Nights like Friday night make me really appreciate small town NY and not NYC.

At least the man didn't die there in my arms.

Thursday, March 24, 2016

Liquor Stores

I know that I wrote about the liquor store near my Bedford Stuyvesant apartment.  We've been pretty busy unpacking our new apartment and setting it up around hospital visits for a friend and a busy work schedule.

Two weeks ago, we ran out of rum.  Last night, we ran out of whisky.  Finally, I decided it was time to go get some more.  David stopped me when I came into the apartment to let me know we were out.  It was 10:00 at night.  In my old neighborhood you could visit the liquor store on just about any block and they were open until 1:00 a.m. or 2:00 a.m.  When you walked in, you were sure to run into one of the local men who was high as a kite and either funny or belligerent.

Last night, I had to look up where some liquor stores were in our new neighborhood.  I guess it's a good sign that there are not very many easy to find liquor stores?  Those that are there are not open at 10:00 p.m. and host things like wine tastings.  I love this new neighborhood, but this is definitely an inconvenience :)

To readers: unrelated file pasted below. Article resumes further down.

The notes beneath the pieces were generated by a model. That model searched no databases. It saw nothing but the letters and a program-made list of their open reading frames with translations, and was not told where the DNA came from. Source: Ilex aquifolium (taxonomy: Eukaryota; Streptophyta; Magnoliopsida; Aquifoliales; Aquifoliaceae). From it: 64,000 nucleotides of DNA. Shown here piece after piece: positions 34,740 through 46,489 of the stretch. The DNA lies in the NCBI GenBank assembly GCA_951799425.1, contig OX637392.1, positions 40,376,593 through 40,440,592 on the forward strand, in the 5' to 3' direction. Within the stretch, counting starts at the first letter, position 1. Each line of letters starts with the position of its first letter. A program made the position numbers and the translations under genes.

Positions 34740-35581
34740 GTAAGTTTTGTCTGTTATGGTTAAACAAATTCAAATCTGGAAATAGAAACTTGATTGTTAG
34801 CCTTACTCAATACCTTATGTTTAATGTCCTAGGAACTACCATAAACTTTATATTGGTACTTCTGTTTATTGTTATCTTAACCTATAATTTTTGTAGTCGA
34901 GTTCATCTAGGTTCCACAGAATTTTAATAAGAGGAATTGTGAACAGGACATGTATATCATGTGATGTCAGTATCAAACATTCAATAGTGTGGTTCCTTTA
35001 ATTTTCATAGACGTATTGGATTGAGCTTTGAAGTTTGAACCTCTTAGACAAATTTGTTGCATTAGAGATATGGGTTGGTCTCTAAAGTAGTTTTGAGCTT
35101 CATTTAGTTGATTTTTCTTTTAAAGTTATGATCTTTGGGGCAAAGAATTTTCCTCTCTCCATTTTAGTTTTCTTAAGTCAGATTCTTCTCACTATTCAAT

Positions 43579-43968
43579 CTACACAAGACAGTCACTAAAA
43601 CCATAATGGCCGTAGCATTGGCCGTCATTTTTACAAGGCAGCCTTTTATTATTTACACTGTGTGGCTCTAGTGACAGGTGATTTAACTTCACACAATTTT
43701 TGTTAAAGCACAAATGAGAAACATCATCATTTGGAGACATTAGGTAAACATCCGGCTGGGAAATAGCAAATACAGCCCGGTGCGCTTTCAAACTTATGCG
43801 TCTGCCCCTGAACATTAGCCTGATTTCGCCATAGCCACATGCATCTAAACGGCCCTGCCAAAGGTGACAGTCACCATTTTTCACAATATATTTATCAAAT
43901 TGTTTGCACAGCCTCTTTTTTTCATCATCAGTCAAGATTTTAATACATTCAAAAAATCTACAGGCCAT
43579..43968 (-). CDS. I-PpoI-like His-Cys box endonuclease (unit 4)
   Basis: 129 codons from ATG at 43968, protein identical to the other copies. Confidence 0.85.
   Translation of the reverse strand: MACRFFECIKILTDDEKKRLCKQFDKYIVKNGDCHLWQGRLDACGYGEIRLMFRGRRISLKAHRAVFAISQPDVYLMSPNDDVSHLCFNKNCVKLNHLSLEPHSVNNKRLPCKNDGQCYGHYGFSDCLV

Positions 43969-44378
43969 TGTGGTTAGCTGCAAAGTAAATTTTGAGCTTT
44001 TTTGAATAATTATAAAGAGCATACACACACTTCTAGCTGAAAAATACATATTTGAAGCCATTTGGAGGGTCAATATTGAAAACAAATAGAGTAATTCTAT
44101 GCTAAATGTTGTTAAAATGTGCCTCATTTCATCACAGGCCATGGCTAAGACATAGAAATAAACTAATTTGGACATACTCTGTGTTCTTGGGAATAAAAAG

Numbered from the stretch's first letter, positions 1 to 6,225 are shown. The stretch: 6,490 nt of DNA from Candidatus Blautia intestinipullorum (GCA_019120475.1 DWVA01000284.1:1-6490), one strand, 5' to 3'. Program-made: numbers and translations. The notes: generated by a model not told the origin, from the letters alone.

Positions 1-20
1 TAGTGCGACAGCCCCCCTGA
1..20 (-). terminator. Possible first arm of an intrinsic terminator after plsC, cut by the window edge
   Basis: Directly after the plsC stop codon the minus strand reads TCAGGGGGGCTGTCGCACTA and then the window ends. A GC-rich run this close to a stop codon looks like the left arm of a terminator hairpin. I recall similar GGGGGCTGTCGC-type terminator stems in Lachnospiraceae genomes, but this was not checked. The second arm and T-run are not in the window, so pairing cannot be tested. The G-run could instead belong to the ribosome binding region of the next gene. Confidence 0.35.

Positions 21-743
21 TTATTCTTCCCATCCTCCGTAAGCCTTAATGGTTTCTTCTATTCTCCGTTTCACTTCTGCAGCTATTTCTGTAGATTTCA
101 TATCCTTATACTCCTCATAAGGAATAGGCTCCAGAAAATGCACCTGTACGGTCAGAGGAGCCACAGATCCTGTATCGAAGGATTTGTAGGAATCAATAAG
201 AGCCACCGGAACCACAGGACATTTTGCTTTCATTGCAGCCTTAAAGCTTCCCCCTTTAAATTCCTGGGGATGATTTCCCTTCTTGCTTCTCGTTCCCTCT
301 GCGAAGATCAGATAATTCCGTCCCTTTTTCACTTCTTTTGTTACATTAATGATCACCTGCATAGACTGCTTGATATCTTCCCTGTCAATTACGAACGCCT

I walked the half mile to the liquor store and walked in.  There was actually a counter and a clerk and rows of bottles you could touch and look at.  The clerk was friendly and made some recommendations about what to buy.

This was so different from my old hood

Walking back from the store, I found a penny on the sidewalk.  Now that I'm living with my fiance, we are both picking up pennies and money on the street.  Our penny bank is filling up faster.  Yesterday, on the anniversary of the death of one of David's family, he found a dime on the sidewalk.  I'm grateful for the continued blessings from above.  I'm reminded every time I find money on the street that I'm in a good place.

Thursday, March 10, 2016

The Damn Dental Dilemna

Moving to Brooklyn from Oneonta, NY has proven to be a challenge in many cases.  The fact that my new job doesn't offer dental insurance is just one of the problems.

I guess I've been spoiled by the amazing dentists in Rochester, New York.  I can say that I've had really good experiences there in spite of my fear of dentists.

When I was a kid, my entire family went to the same dentist.  At 12, I was the 3rd of four kids to get braces.  My orthodontist was one of the nicest people I've ever had the pleasure of knowing.  His name was Dr. Zysik.  One of the necessary evils of fixing my teeth and smile was that I had too many teeth for my mouth.  Dr. Zysik recommended an extraction of four teeth.  I went to my childhood dentist for the first three extractions.  They seemed to go fine.